With this article we’re launching a new series on the Nurx blog where we’ll share first-person accounts of people’s experiences living in, loving with, and caring for their own bodies. The aim of the “Our Bodies, Our Stories” series is to raise authentic voices around sensitive issues and bring even more real talk to our corner of the internet. In doing so we hope to dispel some of the stigma and uncertainty that people too often feel when it comes to their own sexual and reproductive health.
“Can you feel this?”
The female doctor was asking from in between my legs, a place I could no longer see because it was blocked by my rounded belly. On my back, feet in stirrups, I really didn’t know who was down there; it could have been a party for all I knew. I was at a teaching hospital and a good ten unfamiliar floating heads were peering down at me over the drape covering my legs, so there were likely a few more underneath the covers.
My answer was short and disinterested. I’d been laboring for nearly twenty-four hours and I was tired. Just twenty years old, and with no family in the room save for my also too-young husband, I wanted this to be over.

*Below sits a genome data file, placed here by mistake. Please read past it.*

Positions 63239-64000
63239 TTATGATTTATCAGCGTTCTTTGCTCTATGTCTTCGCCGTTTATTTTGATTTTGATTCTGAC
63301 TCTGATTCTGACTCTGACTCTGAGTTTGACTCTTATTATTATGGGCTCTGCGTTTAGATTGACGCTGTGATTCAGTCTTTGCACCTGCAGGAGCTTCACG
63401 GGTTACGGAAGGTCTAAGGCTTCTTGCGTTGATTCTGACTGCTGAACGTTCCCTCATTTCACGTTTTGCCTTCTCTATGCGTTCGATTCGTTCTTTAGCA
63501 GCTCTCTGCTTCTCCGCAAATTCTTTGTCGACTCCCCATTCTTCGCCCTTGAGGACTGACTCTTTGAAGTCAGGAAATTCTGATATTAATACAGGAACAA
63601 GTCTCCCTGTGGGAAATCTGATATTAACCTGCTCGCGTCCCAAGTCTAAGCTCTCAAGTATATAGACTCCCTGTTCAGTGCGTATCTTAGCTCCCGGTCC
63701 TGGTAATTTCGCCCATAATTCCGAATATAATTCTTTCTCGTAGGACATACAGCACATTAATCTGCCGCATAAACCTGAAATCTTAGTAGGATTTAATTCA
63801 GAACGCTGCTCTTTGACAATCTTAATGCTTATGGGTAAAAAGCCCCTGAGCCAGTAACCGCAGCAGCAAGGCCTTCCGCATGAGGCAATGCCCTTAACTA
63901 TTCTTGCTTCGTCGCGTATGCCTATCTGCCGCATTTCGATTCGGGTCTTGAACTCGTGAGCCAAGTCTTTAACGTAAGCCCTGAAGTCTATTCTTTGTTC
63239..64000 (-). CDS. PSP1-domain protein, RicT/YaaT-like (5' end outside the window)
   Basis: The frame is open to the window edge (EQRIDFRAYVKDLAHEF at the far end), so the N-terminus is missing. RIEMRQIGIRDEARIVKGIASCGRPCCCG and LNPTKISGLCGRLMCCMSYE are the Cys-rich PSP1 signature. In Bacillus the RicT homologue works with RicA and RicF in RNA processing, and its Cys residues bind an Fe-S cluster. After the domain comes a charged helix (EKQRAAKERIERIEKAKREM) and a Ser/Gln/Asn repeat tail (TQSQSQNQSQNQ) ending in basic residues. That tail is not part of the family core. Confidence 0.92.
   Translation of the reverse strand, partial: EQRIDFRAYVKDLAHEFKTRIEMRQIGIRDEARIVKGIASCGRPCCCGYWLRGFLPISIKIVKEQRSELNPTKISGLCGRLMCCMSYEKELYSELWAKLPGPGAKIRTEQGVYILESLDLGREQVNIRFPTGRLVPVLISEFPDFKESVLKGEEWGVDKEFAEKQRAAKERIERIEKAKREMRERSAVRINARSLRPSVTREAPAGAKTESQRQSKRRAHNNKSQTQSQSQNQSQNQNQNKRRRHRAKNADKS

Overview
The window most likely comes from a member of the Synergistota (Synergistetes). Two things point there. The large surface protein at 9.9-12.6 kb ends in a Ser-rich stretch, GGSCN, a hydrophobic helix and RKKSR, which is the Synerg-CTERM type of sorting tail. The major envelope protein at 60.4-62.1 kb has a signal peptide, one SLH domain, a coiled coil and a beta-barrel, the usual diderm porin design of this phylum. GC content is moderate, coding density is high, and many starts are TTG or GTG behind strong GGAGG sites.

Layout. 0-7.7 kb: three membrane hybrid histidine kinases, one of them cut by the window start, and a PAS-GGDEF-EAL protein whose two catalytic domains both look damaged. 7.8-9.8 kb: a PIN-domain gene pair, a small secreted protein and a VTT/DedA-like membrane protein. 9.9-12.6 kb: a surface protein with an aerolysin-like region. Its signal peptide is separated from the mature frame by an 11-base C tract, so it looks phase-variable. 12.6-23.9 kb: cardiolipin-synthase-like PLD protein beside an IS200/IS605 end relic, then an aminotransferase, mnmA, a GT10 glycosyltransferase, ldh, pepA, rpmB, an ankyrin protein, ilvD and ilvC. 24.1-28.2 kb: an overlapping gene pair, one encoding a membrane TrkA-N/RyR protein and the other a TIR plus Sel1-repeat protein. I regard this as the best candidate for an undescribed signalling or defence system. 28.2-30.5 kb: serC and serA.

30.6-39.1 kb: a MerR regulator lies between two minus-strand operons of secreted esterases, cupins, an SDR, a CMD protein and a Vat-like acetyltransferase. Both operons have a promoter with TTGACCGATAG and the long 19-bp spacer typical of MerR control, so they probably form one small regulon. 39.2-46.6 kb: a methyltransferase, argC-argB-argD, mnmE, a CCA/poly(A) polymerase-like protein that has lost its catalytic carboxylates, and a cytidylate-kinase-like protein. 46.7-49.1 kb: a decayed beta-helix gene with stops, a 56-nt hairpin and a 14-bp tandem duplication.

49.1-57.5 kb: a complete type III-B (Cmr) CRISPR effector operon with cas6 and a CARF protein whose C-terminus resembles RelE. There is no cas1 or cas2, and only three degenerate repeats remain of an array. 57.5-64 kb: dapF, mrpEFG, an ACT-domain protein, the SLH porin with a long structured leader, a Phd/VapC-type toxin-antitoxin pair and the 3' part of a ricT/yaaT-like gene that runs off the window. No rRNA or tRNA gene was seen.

Moments later my daughter came forth, slipping out of my body like a wet, flopping fish after the intense stretch of crowning. She cried, I breathed, and the nurses whisked her away. I asked for her, but they kept her, checking this and that, because her arrival was preceded by a long, medication-induced labor after an emergency diagnosis of preeclampsia.
After what seemed like hours — but may have been seconds, I can’t be sure — the doctors passed my now burrito-blanketed baby to my husband, and I asked for her again.
“You can see her in just a minute, we have to stitch you up first,” the doctor said.
“Stitch what up?” I asked.
“We just made a small cut called an episiotomy.” She replied nonchalantly.
I knew what an episiotomy was. And I didn’t want one. I said that I didn’t want one, and I included it in my now-useless printed birth plan that I provided to the nursing staff when I was checked in.
(An episiotomy is a medical procedure and birth intervention that involves making a small cut to the perineum, the skin between the bottom of the vaginal opening and the anus. It is typically done to widen the vaginal opening and assist the doctor with birth.)